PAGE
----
Business

The strong women who modeled how to blaze trails

By Leila Ugincius

(VCUN) – By now, Rabia Kamara’s story is familiar to many.

The 2010 Virginia Commonwealth University School of Business graduate went on to attend culinary school before eventually opening her own ice cream shop, Ruby Scoops, in Richmond. Earlier this year, she won the Food Network’s inaugural season of “Ben & Jerry’s: Clash of the Cones,” which pitted six ice cream confectioners from across the country in a contest to impress Ben & Jerry’s ice cream co-founders Ben Cohen and Jerry Greenfield.

Kamara makes it all look effortless. But there was no fairy godmother making everything magically happen. It took a tremendous amount of work to traverse the rocky road to success.

Growing up, Kamara was passionate about the culinary arts, but never saw anyone in the industry who resembled her that she could look up to.

“I don’t know who I would say my role models are culinary-wise,” she said.

But she had plenty of strong women in her life who modeled how to blaze trails. Her maternal grandmother, Suzanne, moved to the United States from Africa in the 1960s. She earned enough money to bring the rest of her family here.

“She decided she needed to do what was best for her family,” Kamara said. “I had people in my life that are very persevering and determined and I realized that that is a quality I myself have as well.”

Kamara’s mother, who grew up in Mauritius, came from Lebanon in 1970 with a suitcase in one hand and a 2-year-old in the other. Ironically, she drove an ice cream truck when she first arrived in the U.S. Eventually, she earned her M.D. and became a family practitioner. Kamara’s father came from Sierra Leone by way of England in the 1980s. Together they raised seven children.

As a child, Kamara wanted to be the next Mrs. Fields. Her parents thought that was “adorable.” But they did not think it was a career. (Her sisters are in more conventional fields such as real estate and law.) Kamara first came to VCU to attend the Richard T. Robertson School of Media and Culture for advertising. She then switched to marketing.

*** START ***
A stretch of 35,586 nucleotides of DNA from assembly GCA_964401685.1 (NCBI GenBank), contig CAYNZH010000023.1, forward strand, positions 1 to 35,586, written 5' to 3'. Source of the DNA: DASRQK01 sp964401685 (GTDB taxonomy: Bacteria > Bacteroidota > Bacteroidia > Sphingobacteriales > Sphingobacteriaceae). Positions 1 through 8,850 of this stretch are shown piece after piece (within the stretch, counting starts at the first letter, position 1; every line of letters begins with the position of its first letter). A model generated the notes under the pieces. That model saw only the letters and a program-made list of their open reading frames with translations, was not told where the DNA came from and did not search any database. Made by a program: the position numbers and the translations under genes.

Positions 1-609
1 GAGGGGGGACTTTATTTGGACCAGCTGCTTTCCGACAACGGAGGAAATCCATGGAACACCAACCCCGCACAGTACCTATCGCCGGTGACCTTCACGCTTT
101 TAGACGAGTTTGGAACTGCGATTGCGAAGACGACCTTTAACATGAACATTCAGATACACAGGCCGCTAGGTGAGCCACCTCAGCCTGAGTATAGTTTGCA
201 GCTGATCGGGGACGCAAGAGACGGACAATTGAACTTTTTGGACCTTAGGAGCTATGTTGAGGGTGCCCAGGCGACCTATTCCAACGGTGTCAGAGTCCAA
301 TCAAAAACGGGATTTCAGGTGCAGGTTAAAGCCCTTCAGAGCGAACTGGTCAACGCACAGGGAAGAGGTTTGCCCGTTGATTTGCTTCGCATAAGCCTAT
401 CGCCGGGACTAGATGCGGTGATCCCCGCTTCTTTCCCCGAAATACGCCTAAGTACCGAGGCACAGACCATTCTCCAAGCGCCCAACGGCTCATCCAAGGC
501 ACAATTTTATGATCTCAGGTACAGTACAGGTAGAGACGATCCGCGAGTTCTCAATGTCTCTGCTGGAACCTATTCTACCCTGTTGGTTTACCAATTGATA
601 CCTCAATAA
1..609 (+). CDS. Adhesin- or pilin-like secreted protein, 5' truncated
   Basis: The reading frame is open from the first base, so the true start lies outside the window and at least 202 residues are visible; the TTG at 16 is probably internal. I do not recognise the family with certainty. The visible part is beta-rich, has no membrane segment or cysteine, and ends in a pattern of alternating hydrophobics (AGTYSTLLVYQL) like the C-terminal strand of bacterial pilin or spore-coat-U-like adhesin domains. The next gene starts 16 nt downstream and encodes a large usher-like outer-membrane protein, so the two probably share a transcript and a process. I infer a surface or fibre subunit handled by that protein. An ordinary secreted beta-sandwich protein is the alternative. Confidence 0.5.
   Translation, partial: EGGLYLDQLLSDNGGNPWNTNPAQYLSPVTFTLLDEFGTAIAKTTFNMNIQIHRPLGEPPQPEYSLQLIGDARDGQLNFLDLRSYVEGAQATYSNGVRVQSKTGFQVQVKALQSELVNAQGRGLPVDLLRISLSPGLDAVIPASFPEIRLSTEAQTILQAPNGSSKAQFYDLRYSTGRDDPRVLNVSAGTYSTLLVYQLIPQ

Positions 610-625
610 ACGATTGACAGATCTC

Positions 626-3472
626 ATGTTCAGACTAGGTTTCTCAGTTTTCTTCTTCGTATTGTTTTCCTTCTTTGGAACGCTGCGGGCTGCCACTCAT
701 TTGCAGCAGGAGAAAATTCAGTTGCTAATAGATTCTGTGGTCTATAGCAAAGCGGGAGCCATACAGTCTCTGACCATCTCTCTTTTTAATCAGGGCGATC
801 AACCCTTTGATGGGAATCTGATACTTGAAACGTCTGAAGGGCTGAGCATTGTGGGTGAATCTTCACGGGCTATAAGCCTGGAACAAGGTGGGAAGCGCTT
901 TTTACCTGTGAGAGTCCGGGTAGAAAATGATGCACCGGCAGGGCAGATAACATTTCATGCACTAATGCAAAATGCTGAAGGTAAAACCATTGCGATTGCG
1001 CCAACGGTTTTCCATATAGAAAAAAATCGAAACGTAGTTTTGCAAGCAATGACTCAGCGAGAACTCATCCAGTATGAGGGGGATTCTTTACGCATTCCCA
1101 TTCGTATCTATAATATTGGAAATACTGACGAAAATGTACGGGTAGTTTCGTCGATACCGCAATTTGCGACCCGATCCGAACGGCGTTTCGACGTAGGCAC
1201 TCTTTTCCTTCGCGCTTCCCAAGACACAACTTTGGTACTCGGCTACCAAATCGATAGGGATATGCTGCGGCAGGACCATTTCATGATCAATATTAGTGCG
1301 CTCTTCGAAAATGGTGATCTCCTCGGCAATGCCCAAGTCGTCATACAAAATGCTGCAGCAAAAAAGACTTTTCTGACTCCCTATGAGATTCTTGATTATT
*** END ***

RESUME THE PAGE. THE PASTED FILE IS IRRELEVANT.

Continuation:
While at VCU, Kamara reconnected with cooking and feeding people and realized how much she enjoyed it.

“I really wanted to wake up and enjoy what I did every day, because I just know so many people who resent that portion of their life and just dread getting up and going to work every day,” she said. “And I didn’t want to experience that in my life.”

Upon graduating from VCU and at the risk of disappointing her parents, who wanted her to go to law school, Kamara attended the L’Academie de Cuisine in her native Maryland. She worked at two restaurants at the time, all the while knowing she one day wanted to work for herself.

In 2015, she opened Ruby Scoops as a pop-up shop in the Washington area. She would occasionally work events in Richmond. Last year, when she was ready to open her first brick-and-mortar ice cream parlor, she chose to return here.

“Every time I came, I didn’t want to leave and I would get really emotional by having to go back home,” Kamara said, “because Richmond is really what led me to figuring out what I want to do with myself career-wise and led me even to this [realization] that I want to cook, I want to make ice cream. … So it just seemed like a no-brainer to me to come here and do it because Richmond has a burgeoning food scene. It’s very Black and there’s a lot of support of small and Black-owned businesses.”

That support is hard to find as a minority, Kamara said. While trying to establish her own business, she ran into microaggressions and assumptions.

“It’s really hard to get capital,” she said, especially as a Black woman business owner competing with white men.

Handing out ice cream in September. (Kevin Morley)

But Kamara never gave up. In November 2020, with the pandemic raging and many other restaurants closing for good, she opened Ruby Scoops in Richmond’s North Side to a line of customers wrapped around the block. Less than a year later, she was dominant during her summer in Vermont on “Clash of the Cones,” winning three of the competition’s four challenges. And earlier this fall, she opened a second shop, Suzy Sno, in the Jackson Ward neighborhood. It is named after her grandmother Suzanne, who came to the U.S. all those years ago, and features New Orleans-style shaved ice.

“We’re just excited to be bringing another kind of delectable frozen treat to Richmond that is different than ice cream and to see where else this will lead me and other businesses that will open,” she said. “It’s exciting.”

Kamara said she hopes to be a role model for children — not just the future bakers and confectioners, but for all children who look like her.

“I think just having people who are doing what they want in life serves as proof that everybody can really be whoever they want,” Kamara said. “It’s not just about little kids that want to cook, but about little brown and Black children who are being told who they need to be or should be, and finding ways to follow their own paths and do what works for them and not feeling like they have to follow the status quo. Especially, a lot of the time with Black children, we are always put into boxes.

“When kids are young and they say that they want to be, whatever it is that they want for their careers, we as adults should listen to them and try to invest in them the way other people invested in us,” she said. “Instead of [saying], ‘You can’t do that’ or ‘You shouldn’t do that,’ let’s explore and see if that’s really what [they] want to do.”

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